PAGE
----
• Knowledge is no longer seen as individual, fixed, passive and a matter of facts to be regurgitated, but active and constantly evolving. The emphasis is on creating and sharing and utilising new knowledge, and problem-solving and creativity require multi-disciplinary approaches.
  • The workplace is totally different; employees need a much broader range of skills. Over the past decade the biggest employment gains are in occupations that rely on people skills and emotional intelligence, imagination and creativity.
  • Recognition that the current model cannot meet the needs of all students and cannot resolve the issue of the continuing under-achievement of particular groups.

 Among those challenging our current system are Stephen Covey [e.g. The Seven Habits of Highly Effective People], Peter Senge and Tom Peters who will be well known to New Zealand business leaders. Peter Senge argues that: “The problem is not measurement per se. The problem is the loss of balance between valuing what can be measured and what cannot, and becoming so dependent on quantitative measures that they displace judgement and learning.” Tom Peters in his book Re-Imagine comments that we need a school curriculum “that values questions above answers; creativity above fact regurgitation; individuality above uniformity and excellence above standardised performance.”

 Every child will be a future parent, voter, citizen, member of the community [local, national and increasingly global] and a worker. The emphasis of the current system is on the last, in the false belief that delivering education in this way, through standardisation and a focus on ‘academic’ learning New Zealand will be assured of a bright economic future. There is however little correlation between a country’s economic performance and creativity and technological innovation, and national testing, and how many external exams and school qualifications it has in the last three years of secondary schooling, or with the international PISA results [which seem to be the basis of the oft repeated claim that “New Zealand has one of the best education systems in the world”].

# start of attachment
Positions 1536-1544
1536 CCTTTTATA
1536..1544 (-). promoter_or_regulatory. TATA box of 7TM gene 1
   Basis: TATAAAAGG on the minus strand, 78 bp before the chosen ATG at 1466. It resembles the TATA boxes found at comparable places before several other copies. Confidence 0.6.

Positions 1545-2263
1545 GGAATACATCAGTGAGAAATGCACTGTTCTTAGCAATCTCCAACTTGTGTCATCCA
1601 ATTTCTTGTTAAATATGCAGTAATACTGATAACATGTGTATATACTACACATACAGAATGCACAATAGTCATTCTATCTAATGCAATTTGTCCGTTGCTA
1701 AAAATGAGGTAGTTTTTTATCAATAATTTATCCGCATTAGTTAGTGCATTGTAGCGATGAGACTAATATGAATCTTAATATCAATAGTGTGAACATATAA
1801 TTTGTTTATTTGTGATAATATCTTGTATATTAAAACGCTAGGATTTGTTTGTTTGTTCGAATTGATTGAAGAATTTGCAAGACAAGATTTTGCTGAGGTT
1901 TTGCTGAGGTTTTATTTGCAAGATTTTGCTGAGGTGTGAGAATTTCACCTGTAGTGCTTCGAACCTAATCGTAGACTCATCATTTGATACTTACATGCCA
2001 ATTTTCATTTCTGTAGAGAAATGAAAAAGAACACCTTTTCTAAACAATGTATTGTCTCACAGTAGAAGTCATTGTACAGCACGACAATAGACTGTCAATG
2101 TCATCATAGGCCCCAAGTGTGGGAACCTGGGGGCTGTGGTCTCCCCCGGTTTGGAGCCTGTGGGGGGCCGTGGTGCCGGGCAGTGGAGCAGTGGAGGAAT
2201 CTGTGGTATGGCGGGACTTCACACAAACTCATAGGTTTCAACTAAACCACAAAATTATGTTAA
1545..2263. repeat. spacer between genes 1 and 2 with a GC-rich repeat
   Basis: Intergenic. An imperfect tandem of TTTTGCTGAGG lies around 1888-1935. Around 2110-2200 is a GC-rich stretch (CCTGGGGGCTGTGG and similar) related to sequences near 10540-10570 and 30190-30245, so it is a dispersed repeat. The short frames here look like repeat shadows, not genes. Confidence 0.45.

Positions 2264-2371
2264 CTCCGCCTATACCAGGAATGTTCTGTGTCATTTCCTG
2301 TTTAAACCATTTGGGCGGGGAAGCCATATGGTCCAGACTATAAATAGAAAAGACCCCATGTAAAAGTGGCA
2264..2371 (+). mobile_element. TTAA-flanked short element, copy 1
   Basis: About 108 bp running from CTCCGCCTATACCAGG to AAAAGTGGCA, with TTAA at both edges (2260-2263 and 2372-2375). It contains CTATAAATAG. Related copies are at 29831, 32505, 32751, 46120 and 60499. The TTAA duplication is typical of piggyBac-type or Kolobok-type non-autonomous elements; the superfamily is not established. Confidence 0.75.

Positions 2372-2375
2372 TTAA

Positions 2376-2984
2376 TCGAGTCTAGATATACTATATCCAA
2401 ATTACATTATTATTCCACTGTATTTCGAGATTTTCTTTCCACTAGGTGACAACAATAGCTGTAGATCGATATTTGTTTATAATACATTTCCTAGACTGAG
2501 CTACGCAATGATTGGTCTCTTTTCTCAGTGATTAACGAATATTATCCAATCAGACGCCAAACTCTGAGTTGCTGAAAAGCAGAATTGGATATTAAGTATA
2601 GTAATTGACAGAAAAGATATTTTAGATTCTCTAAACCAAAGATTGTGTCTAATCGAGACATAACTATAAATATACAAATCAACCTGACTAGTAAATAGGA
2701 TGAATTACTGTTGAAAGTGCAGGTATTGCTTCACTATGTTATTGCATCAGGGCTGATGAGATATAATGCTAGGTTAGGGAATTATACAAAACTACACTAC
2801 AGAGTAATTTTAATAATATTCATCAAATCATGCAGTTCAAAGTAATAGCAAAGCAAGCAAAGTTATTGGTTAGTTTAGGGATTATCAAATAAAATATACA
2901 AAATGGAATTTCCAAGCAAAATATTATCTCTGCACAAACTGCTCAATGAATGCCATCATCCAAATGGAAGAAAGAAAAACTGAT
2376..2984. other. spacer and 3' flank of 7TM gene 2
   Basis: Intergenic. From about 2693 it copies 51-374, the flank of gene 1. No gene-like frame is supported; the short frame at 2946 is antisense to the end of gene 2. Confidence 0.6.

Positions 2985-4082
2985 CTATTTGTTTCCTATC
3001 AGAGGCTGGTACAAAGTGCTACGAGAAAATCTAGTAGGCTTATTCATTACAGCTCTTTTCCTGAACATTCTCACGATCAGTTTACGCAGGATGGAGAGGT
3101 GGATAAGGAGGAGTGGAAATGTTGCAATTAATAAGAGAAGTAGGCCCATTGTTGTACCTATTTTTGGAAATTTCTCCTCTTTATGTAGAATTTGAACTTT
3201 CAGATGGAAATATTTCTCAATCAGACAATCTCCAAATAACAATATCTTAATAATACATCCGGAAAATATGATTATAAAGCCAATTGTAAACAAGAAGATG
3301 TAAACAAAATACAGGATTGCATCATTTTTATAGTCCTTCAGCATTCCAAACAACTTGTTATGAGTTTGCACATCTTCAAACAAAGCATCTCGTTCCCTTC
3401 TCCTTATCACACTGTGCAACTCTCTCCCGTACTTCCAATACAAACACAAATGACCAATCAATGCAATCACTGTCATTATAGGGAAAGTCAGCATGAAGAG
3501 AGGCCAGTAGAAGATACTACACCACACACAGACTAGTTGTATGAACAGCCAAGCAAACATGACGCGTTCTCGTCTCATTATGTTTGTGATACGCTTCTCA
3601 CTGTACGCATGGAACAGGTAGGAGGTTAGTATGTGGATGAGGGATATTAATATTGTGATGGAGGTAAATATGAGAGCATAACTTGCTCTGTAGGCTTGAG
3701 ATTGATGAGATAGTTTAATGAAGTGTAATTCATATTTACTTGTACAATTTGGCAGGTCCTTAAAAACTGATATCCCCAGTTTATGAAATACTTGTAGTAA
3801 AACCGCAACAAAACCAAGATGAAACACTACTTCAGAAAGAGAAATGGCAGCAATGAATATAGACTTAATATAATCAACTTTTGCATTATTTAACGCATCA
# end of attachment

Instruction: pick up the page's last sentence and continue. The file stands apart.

On other international indicators New Zealand doesn’t rate anywhere near as highly e.g. child and alcohol and drug abuse, youth suicide and incarceration rates, the poverty gap. These ‘outcomes’ seem to be a clear indication there is something wrong with our education system. Along with those major issues the world faces such as climate change, the environment and rapid depletion of the earth’s resources, we seem to be leaving it to our children to find answers to all of these problems because of our continuing reluctance and apparent inability to deal with them. To find solutions will require an education system that produces young people who understand themselves and others, and the world in which they live; are tolerant and compassionate; and lateral, creative, innovative and ‘connected’ thinkers.

New models of schooling are emerging in many different countries including here in New Zealand. All of them share common philosophies and challenge conventional practice; they also show that poverty and ethnicity do not have to be barriers to success in learning.

 This means a strong focus on every student as an individual, their individual strengths, interests, passions and aspirations, and the nurturing of their mental, physical, social/emotional and cultural/spiritual capabilities [see Covey]. It also means high expectations for every student, a focus on quality work and students applying effort and perseverance.